When shopping for a pump there are many things you need to consider, such as the flow rate, the uplift capacity, or even whether they will work underwater. It’s a good idea to get some professional help to ensure you choose the best pump possible for your needs.
One key decision you need to make is whether to invest in submersible pumps or not.
What the Submersible Pump Does
As the name suggests, a submersible pump can be used underwater. If your pump isn’t submersible it's likely to be waterproof and capable of pumping water in the rain but not able to work under the water.
However, in many situations having a pump that works underwater makes sense. Let’s take a look at the advantages and disadvantages of a submersible pump.
If you’re mining or simply seeking to protect your home from being flooded then a submersible pump doesn’t just make sense, it’s essential. The pup can be located at the lowest point of the mine or your home. It will then remove the water even when it is fully submerged.
In a working situation, this can help you to see what you’re doing. At home, it can ensure the water is pumped out of your home before it causes extensive damage.
Submersible pumps are designed to start as soon as the sensor detects the presence of water. They don’t need to be primed or have any human interference. They are already below water level which means they are primed and can start straight away.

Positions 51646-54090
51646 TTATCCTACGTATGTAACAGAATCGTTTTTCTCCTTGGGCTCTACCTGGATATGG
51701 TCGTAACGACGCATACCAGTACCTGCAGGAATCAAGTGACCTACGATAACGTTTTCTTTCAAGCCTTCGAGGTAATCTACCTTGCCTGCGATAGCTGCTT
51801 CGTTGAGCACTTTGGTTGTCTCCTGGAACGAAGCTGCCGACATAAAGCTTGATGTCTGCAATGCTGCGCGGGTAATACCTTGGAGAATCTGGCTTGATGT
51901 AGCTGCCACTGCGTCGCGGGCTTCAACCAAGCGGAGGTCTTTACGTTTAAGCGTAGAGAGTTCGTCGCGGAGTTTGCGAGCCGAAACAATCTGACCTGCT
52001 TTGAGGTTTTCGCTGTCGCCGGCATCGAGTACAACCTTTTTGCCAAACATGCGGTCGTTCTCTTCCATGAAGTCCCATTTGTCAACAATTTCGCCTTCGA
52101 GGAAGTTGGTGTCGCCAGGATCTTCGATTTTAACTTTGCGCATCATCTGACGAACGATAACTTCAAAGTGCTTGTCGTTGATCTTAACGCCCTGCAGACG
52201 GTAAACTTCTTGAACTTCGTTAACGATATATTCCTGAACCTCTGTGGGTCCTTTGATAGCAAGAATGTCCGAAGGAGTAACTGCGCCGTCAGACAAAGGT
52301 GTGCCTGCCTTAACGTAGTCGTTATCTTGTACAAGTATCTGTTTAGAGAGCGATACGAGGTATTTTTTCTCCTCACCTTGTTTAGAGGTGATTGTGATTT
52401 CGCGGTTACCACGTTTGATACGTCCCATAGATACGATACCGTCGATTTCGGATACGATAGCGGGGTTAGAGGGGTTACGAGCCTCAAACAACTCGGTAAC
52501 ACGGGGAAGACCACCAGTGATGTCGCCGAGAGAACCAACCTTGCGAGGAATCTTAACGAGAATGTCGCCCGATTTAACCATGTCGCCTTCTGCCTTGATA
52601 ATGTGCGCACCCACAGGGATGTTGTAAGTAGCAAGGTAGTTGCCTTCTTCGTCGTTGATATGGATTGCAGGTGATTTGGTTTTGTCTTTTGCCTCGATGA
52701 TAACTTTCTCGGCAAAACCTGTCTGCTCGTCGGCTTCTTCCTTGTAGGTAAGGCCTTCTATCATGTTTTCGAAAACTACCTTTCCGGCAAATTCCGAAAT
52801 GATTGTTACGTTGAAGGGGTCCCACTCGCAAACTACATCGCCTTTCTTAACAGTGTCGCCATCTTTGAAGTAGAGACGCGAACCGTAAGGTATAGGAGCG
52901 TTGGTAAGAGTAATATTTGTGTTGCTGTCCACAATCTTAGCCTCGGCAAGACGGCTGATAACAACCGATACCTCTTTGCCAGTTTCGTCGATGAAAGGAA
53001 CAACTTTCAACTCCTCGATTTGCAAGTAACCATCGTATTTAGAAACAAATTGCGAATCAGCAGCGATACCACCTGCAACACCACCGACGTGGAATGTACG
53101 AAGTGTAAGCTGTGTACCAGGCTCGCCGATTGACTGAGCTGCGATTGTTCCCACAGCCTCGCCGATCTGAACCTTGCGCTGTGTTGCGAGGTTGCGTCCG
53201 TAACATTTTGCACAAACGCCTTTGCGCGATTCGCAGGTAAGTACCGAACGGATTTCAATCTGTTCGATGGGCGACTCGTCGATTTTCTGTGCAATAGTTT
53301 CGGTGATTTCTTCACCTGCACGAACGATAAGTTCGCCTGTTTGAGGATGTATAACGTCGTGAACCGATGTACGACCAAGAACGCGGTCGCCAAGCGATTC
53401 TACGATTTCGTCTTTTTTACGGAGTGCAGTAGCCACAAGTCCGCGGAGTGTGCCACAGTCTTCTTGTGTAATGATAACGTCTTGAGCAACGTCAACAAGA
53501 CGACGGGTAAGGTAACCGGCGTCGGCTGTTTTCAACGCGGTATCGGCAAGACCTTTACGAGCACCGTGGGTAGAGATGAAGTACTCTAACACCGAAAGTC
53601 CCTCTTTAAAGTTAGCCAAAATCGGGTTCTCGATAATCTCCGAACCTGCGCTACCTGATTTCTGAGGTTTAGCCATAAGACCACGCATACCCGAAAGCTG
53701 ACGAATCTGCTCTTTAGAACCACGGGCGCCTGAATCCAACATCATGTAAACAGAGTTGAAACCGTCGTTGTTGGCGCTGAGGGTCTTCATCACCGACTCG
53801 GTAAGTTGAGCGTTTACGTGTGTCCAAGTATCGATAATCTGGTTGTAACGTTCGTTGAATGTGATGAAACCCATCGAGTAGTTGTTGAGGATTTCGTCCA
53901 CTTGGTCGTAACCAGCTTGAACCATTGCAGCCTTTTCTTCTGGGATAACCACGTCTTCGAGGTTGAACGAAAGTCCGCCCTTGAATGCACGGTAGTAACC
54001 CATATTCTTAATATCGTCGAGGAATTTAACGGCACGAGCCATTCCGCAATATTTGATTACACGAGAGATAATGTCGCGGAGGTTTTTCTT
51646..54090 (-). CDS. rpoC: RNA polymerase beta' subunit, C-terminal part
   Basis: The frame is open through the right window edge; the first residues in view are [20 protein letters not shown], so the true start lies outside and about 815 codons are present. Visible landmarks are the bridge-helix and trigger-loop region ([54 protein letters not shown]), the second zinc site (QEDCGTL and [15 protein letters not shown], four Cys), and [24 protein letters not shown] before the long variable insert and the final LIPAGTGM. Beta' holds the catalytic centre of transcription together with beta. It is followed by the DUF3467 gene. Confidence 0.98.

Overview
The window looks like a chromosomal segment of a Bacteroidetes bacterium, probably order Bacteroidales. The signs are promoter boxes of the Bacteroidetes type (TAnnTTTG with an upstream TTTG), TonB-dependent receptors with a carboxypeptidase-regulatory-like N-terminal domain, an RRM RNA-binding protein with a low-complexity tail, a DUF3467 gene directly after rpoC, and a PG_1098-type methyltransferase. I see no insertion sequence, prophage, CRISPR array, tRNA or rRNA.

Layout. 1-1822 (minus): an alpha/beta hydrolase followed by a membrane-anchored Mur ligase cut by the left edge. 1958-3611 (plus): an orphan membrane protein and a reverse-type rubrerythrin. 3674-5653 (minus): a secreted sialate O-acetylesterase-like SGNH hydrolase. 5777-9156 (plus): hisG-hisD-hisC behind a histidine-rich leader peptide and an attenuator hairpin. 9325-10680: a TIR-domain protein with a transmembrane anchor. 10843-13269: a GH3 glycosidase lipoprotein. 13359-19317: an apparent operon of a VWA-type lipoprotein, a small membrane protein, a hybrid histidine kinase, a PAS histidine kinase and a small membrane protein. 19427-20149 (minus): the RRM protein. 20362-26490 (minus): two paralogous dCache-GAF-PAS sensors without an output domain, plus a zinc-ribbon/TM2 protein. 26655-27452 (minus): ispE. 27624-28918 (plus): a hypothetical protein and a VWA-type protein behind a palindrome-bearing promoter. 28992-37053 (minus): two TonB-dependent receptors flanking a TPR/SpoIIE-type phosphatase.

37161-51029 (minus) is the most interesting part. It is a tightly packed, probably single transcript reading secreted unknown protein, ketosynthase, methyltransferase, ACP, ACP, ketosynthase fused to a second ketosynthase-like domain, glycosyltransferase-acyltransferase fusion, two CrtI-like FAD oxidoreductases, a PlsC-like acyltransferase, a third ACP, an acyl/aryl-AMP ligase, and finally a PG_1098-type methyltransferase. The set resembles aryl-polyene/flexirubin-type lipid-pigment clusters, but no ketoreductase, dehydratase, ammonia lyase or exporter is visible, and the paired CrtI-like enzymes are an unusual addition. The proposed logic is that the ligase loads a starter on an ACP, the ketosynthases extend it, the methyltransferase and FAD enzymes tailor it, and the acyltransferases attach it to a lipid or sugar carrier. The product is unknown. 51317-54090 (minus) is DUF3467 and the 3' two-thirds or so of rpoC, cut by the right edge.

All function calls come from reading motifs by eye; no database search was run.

A submersible pump turns on and off as needed reducing your running costs in comparison to monitoring one and manually turning it on and off. But, they also maintain liquid in the head of the pump. This is because they are underwater and it improves the suction in the pump. Consequently, they need less power to work efficiently, again saving you money.
Submersible pumps don’t make a lot of noise and the noise they generate is likely to be absorbed by the water they are sat in. In other words, they’re going to sound virtually silent. The same cannot be said for non-submersible pumps.
You should note that it is not always easy to get to a submersible pump. At home, the t may be shallow making access comparatively easy. But, in many situations, the pump is much deeper in the ground, such as in the well. This can make it very difficult to inspect them or provide routine maintenance.
Pumps that sit in water are more likely to experience corrosion of their parts. Water and metal don’t mix well. Add in the minerals in the water and even the pipes can perish quicker than expected. To eliminate this issue the pumps need to be made of corrosion-resistant material. This increases the cost of manufacturing and subsequently purchasing the pumps.
That’s an important consideration if your budget is limited. Although, with good maintenance, submersible pumps should last longer than non-submersible ones.